Yes, as a client, you are the sole manager of your LLC, and you are the only person authorize to make decisions on its behalf. No other person or organization has any discretion over your LLC or its contents.
What types of retirement accounts can be structed as an IRA LLC?
As a general rule, you want to make sure that your retirement plan can be rolled over or transferred to another custodian before moving forward in getting an IRA LLC. Once you have established that you are eligible, most types of retirement plan can be converted into an IRA LLC, here is a list of the most popular:
Traditional IRA Thrift Savings Plan
Roth IRA 401(k)
SEP IRA 403(b)
SIMPLE IRA 457
Can my IRA LLC purchase an interest in a Subchapter S Corporation?
No, according to IRS Letter Ruling 199929029, April 27, 1999 IRAs are not qualified as investors in Subchapter S Corporations.
What is the difference between buying real estate or any other investment for me or for my IRA LLC?
When you make an investment with your IRA LLC you will want to make sure that the asset is titled in the name of your entity.
Make sure all the expenses come from the IRA LLC and all the revenue flows to the IRA LLC.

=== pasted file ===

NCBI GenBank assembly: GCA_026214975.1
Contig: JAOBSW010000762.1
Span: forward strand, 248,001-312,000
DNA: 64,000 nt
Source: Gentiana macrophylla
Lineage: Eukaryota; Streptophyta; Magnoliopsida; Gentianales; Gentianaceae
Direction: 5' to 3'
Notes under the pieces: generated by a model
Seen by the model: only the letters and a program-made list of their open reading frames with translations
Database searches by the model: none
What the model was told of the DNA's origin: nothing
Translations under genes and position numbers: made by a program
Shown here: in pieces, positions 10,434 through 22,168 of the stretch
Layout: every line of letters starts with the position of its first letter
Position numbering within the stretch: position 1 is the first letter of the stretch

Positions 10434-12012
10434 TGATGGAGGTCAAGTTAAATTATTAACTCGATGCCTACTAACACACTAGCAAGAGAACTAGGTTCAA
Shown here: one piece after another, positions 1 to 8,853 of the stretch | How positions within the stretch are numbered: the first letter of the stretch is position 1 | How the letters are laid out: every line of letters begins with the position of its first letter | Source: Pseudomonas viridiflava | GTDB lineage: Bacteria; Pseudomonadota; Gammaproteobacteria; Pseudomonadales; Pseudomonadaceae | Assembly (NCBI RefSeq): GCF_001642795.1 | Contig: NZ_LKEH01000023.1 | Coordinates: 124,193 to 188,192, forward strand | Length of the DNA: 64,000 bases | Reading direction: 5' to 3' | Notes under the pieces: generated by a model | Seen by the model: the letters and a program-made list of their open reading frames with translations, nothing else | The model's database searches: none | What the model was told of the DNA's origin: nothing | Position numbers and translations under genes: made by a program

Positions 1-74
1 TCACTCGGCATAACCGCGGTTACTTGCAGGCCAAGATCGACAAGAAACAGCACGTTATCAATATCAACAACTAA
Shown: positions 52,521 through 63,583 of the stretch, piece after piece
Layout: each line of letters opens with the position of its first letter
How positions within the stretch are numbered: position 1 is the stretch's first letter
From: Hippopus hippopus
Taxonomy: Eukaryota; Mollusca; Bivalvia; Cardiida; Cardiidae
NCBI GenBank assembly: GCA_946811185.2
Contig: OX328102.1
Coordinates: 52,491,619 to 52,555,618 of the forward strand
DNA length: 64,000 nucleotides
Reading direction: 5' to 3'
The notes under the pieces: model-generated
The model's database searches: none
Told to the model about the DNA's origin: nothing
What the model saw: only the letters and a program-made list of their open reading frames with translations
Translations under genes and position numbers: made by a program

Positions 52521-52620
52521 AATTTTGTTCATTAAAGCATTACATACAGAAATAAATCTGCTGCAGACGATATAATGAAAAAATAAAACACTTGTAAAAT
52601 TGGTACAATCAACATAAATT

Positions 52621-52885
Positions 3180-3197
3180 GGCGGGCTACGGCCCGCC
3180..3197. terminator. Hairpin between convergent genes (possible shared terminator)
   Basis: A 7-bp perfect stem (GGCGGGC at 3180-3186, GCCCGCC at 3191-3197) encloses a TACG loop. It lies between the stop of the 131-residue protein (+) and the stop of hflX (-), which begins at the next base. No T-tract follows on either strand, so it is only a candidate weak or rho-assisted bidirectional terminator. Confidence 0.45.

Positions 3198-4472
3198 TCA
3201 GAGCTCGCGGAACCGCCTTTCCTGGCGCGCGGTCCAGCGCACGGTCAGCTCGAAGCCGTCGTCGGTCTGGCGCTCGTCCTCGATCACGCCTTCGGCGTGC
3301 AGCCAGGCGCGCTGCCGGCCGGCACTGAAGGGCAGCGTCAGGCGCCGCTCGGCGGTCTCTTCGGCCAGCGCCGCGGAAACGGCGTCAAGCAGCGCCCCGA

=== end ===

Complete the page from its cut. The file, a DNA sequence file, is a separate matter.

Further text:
Also, you will always want to make decisions in the best interest of the IRA LLC because once you become manager of your IRA, you become a fiduciary. One tactic to help you get on the right thinking track would be to imagine you are managing your deceased friends estate for his/her children, instead of your IRA.
Can I partner with my spouses IRA or another disqualified person within the LLC?
Yes, in Swanson vs. Commissioner Swanson’s IRA was partnered with the IRAs of his 3 children and Swanson was the director of the company (Swanson won the case).
However, if you are going to make your LLC owned by multiple members (whether they are disqualified or not), the IRA LLC will become disqualified for any additional IRA capitalization as where an LLC owned 100% by one IRA becomes a part of the IRA and you are allowed to make annual contributions to the entity (see DOL Advisory Opinions 97-23A and 2005-03A).